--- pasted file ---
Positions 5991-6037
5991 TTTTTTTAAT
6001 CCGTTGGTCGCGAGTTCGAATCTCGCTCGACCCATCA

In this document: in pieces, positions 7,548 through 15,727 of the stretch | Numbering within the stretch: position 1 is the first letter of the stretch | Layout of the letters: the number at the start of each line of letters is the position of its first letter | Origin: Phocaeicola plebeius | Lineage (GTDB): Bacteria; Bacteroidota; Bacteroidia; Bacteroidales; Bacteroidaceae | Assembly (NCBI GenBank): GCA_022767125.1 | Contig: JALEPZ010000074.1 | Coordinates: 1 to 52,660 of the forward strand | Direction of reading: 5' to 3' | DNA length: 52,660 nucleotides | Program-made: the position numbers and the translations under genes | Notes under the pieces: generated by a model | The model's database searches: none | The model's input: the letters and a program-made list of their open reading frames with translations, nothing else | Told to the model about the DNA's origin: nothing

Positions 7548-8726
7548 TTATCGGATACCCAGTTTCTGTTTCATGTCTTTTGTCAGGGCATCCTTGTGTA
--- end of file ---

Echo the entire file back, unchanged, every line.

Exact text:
Positions 5991-6037
5991 TTTTTTTAAT
6001 CCGTTGGTCGCGAGTTCGAATCTCGCTCGACCCATCA

In this document: in pieces, positions 7,548 through 15,727 of the stretch | Numbering within the stretch: position 1 is the first letter of the stretch | Layout of the letters: the number at the start of each line of letters is the position of its first letter | Origin: Phocaeicola plebeius | Lineage (GTDB): Bacteria; Bacteroidota; Bacteroidia; Bacteroidales; Bacteroidaceae | Assembly (NCBI GenBank): GCA_022767125.1 | Contig: JALEPZ010000074.1 | Coordinates: 1 to 52,660 of the forward strand | Direction of reading: 5' to 3' | DNA length: 52,660 nucleotides | Program-made: the position numbers and the translations under genes | Notes under the pieces: generated by a model | The model's database searches: none | The model's input: the letters and a program-made list of their open reading frames with translations, nothing else | Told to the model about the DNA's origin: nothing

Positions 7548-8726
7548 TTATCGGATACCCAGTTTCTGTTTCATGTCTTTTGTCAGGGCATCCTTGTGTA